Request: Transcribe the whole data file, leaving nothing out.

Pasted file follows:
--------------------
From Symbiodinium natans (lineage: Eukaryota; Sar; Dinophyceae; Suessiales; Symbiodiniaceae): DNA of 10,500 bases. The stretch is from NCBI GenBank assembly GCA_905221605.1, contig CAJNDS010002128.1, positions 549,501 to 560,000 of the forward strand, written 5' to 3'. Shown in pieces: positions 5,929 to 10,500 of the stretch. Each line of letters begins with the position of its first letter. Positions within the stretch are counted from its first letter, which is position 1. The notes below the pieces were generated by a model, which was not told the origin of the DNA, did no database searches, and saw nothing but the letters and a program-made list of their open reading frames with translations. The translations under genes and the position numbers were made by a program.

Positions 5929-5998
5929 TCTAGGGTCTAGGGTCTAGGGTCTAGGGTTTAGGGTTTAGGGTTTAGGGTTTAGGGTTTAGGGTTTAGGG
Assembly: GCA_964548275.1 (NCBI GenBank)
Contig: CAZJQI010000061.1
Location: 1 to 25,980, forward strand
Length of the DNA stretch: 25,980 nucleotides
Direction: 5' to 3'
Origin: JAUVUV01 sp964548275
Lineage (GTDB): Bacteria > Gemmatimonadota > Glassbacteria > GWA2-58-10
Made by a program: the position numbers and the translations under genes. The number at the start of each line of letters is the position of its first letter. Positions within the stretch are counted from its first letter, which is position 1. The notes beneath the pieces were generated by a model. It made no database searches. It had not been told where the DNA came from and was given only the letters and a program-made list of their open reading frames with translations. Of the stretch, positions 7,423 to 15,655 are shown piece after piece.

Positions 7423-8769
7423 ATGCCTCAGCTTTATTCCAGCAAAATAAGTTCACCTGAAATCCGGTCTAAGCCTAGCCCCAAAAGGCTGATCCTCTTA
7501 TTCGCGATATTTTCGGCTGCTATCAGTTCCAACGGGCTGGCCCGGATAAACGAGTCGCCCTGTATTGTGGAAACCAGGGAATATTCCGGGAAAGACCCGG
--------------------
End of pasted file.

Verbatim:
From Symbiodinium natans (lineage: Eukaryota; Sar; Dinophyceae; Suessiales; Symbiodiniaceae): DNA of 10,500 bases. The stretch is from NCBI GenBank assembly GCA_905221605.1, contig CAJNDS010002128.1, positions 549,501 to 560,000 of the forward strand, written 5' to 3'. Shown in pieces: positions 5,929 to 10,500 of the stretch. Each line of letters begins with the position of its first letter. Positions within the stretch are counted from its first letter, which is position 1. The notes below the pieces were generated by a model, which was not told the origin of the DNA, did no database searches, and saw nothing but the letters and a program-made list of their open reading frames with translations. The translations under genes and the position numbers were made by a program.

Positions 5929-5998
5929 TCTAGGGTCTAGGGTCTAGGGTCTAGGGTTTAGGGTTTAGGGTTTAGGGTTTAGGGTTTAGGGTTTAGGG
Assembly: GCA_964548275.1 (NCBI GenBank)
Contig: CAZJQI010000061.1
Location: 1 to 25,980, forward strand
Length of the DNA stretch: 25,980 nucleotides
Direction: 5' to 3'
Origin: JAUVUV01 sp964548275
Lineage (GTDB): Bacteria > Gemmatimonadota > Glassbacteria > GWA2-58-10
Made by a program: the position numbers and the translations under genes. The number at the start of each line of letters is the position of its first letter. Positions within the stretch are counted from its first letter, which is position 1. The notes beneath the pieces were generated by a model. It made no database searches. It had not been told where the DNA came from and was given only the letters and a program-made list of their open reading frames with translations. Of the stretch, positions 7,423 to 15,655 are shown piece after piece.

Positions 7423-8769
7423 ATGCCTCAGCTTTATTCCAGCAAAATAAGTTCACCTGAAATCCGGTCTAAGCCTAGCCCCAAAAGGCTGATCCTCTTA
7501 TTCGCGATATTTTCGGCTGCTATCAGTTCCAACGGGCTGGCCCGGATAAACGAGTCGCCCTGTATTGTGGAAACCAGGGAATATTCCGGGAAAGACCCGG